Affiliation: Department of Neurology, SUNY Upstate Medical University, Syracuse, NY
As COVID-19 continues to fester across the world and place strains on global healthcare systems and health resources, the degree of its impact on the delivery of stroke care remains unknown.
Nogueira et al., in collaboration with 187 comprehensive stroke centers spanning 6 continents and 40 countries, collected data on hospitalizations for stroke, intracranial hemorrhage and mechanical thrombectomies during the initial period of the COVID-19 pandemic period (March 1st to May 31st 2020, in addition to 3 months immediately preceding this period) and the same 3 month period from the prior year, in an effort to assess the burden of the pandemic on stroke care.
The results of this cross-sectional retrospective study show significant declines in all stroke hospitalizations of -19.2% (95%CI -19.7 to -18.7), ICH -11.5% (95%CI -12.6 to -10.6) and mechanical thrombectomy of -12.7% (95%CI -13.6 to -11.8) from the immediate 3 months prior to the initial pandemic period. The declines were somewhat less compared to the same 12-month period from the prior year, but still statistically significant. Moreover, the declines were somewhat more apparent at high volume COVID-19 hospitals than at mid and especially low COVID-19 volume hospitals. In addition, the authors report an overall stroke rate of 1.45% in COVID-19 hospitalizations which was similar to previous pooled data sets, and an incidence of 3.9% for SARS-CoV-2 infection across stroke admissions from centers with documented COVID-19 hospitalizations.
The data presented is to date, the largest sample of concomitant COVID-19 and stroke diagnoses and begins to paint the likely grim picture of the impact of COVID-19 on stroke care. As the authors note, while there is possibility for reduced disease burden in the setting of presumed improved medication compliance during lockdown, and reduced volumes of perioperative strokes from fewer elective procedures, social distancing measures may have also prevented timely detection and reporting of stroke symptoms. In addition, previous studies have already noted a decline in admissions for milder stroke symptoms, which again suggests patient fears of COVID-19 may have prevented them from seeking timely care. A further possibility is that during this pandemic period, increased vigilance regarding spread of the infection on the part of healthcare providers, may have led to fewer points of contact with hospitalized COVID-19 patients and possibly fewer assessments, thus lowering the rate of detection of stroke symptoms, especially milder symptoms, in hospitalized COVID-19 patients.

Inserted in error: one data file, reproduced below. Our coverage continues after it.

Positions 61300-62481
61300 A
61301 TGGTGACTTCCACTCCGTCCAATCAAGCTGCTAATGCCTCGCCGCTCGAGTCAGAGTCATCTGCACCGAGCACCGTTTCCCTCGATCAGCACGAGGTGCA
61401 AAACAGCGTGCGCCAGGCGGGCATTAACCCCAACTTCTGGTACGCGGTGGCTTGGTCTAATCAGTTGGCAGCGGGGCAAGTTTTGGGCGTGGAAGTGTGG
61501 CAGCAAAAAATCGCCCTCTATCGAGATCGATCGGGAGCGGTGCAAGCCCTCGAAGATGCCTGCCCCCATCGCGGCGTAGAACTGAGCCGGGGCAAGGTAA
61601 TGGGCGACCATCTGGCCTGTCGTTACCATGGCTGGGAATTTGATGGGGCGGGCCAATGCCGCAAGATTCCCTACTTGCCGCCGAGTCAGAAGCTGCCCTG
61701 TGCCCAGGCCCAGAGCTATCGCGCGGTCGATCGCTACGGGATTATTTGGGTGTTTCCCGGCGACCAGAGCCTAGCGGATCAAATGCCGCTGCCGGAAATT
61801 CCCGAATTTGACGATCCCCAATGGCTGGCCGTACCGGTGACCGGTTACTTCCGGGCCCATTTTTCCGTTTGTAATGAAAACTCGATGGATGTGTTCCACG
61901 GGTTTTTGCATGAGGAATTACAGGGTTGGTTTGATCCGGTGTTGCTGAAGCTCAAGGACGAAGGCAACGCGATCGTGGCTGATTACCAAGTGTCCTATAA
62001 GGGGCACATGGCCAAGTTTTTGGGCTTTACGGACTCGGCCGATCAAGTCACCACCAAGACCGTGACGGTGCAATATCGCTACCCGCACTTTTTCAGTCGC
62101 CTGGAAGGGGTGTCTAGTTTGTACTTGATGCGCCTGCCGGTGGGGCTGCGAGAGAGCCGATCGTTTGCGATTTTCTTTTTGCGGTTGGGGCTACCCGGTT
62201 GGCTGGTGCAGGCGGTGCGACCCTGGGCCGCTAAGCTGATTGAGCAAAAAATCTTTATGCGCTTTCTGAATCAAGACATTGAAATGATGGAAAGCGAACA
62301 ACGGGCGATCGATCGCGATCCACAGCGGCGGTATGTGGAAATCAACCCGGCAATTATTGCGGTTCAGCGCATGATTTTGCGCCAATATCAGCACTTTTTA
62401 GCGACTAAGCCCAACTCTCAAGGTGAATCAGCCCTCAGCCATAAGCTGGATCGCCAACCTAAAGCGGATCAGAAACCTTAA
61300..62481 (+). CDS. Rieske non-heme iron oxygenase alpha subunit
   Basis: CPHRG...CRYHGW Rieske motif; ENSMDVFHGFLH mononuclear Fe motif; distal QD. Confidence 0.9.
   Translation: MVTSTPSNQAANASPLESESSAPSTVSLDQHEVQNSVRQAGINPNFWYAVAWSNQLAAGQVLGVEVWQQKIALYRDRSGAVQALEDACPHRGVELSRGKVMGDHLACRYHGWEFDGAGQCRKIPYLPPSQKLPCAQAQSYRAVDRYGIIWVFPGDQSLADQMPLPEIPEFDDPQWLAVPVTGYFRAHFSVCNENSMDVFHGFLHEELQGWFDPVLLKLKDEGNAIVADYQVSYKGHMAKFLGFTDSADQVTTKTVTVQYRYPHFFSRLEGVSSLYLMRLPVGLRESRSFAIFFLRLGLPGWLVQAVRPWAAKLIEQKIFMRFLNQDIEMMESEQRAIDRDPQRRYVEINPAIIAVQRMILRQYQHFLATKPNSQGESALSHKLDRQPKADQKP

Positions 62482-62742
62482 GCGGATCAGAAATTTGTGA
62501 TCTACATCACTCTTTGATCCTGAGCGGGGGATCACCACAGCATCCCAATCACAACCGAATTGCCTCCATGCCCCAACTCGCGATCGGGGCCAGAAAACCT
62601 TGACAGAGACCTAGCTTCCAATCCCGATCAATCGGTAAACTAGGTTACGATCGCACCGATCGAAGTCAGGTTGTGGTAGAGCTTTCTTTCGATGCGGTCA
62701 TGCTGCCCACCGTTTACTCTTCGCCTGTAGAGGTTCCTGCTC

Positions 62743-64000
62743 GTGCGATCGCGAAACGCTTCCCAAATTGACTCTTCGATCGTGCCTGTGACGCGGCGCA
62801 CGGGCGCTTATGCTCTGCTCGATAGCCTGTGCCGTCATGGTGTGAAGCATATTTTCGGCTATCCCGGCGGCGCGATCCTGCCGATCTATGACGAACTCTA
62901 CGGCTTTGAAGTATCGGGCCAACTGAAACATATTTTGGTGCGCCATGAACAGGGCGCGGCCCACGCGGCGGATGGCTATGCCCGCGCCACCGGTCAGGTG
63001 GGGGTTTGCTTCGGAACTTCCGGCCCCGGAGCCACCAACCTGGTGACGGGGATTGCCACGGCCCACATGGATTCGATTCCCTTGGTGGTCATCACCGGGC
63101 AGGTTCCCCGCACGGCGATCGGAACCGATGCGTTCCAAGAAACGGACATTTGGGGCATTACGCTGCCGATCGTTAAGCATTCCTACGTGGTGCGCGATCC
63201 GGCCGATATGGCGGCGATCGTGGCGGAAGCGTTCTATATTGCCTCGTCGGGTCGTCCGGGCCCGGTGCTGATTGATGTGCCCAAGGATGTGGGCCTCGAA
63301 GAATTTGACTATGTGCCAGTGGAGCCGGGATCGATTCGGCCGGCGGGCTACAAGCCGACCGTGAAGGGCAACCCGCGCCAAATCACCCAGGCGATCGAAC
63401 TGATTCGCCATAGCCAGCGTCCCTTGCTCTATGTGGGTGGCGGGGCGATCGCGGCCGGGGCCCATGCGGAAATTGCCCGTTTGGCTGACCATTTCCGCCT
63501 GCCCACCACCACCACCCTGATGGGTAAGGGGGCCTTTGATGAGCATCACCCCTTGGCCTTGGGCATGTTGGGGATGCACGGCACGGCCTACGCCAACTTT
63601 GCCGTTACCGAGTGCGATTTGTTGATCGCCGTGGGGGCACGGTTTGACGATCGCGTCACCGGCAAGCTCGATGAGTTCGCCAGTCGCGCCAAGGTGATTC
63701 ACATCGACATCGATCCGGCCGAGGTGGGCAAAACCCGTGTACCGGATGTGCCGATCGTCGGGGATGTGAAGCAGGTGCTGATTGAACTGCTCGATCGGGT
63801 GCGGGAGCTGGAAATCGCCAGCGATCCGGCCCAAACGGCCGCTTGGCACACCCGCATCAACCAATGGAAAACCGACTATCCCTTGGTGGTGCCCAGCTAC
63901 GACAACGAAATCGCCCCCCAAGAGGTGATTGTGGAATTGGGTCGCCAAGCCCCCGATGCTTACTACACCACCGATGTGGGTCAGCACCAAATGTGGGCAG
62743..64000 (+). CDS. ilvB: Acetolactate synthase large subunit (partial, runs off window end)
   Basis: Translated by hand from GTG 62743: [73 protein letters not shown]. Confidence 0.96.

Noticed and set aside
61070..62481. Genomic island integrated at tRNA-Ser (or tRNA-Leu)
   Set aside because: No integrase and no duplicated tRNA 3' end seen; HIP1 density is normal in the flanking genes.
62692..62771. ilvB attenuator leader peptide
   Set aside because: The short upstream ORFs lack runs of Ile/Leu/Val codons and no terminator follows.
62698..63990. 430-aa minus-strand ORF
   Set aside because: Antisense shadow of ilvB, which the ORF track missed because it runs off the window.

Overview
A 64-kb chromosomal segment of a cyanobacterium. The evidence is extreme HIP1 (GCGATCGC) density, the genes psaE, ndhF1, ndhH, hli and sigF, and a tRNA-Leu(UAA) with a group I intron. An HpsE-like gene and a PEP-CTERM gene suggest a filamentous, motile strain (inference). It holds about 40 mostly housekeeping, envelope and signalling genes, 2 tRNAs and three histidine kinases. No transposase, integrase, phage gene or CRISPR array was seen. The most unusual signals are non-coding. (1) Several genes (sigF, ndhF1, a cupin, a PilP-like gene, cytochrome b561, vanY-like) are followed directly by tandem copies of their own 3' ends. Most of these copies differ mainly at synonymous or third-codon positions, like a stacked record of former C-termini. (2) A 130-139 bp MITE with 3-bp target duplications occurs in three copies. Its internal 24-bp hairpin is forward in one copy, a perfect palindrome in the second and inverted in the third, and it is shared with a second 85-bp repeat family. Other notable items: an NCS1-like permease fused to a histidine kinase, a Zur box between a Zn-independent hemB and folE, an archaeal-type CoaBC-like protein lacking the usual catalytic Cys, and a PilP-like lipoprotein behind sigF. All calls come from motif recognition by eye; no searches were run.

Overall, the findings of this study suggest that we as a society should continue our advocacy for stroke care with renewed urgency, especially for increasing stroke awareness both in the community and among healthcare workers who continue to face systemic strains from the ongoing pandemic.
Nogueira R, Abdalkader M, Qureshi MM, Frankel MR, Mansour OY, Yamagami H, Qiu Z, Farhoudi M, Siegler JE, Yaghi S, Raz E, Sakai N, Ohara N, Piotin M, Mechtouff L, Eker O, Chalumeau V, Kleinig T, Liu JM, Pop R, Winters HS, Shang X, Rodriguez Vasquez A, Blasco J, Arenillas JF, Martinez-Galdamez M, Brehm A, Psychogios M, Lylyk P, Haussen DC, Al-Bayati A, Mohammaden MH, Fonseca L, Silva MLS, Montalverne FJ, Lima FO, Renieri L, Mangiafico S, Fischer U, Gralla J, Frei D, Chugh C, Mehta BP, Nagel S, MÃ Hlenbruch M, Ortega S, Farooqui M, Hassan AE, Taylor A, Lapergue B, Consoli A, Campbell B, Sharma M, Walker M, van Horn N, Fiehler J, Nguyen HT, Nguyen QT, Watanabe D, Zhang H, Le HV, Nguyen VQ, Shah R, Devlin T, Khandelwal P, Linfante I, Izzath W, Lavados P, OlavarrÃ A VV, Sampaio Silva G, Verena de Carvalho Sousa A, Kirmani J, Bendszus M, Amano T, Yamamoto R, Doijiri R, Tokuda N, Yamada T, Terasaki T, Yazawa Y, Morris JG, Griffin E, Thornton J, Lavoie P, Matouk C, Hill MD, Demchuk AM, Killer M, Nahab F, Altschul D, Perez de la Ossa N, Kikano R, Boisseau W, Walker G, Cordina S, Puri AS, Kuhn A, Gandhi D, Nguyen T. EXPRESS: Global Impact of the COVID-19 Pandemic on Stroke Hospitalizations and Mechanical Thrombectomy Volumes. Int J Stroke. 2021 Jan 18:1747493021991652. doi: 10.1177/1747493021991652. Epub ahead of print. PMID: 33459583.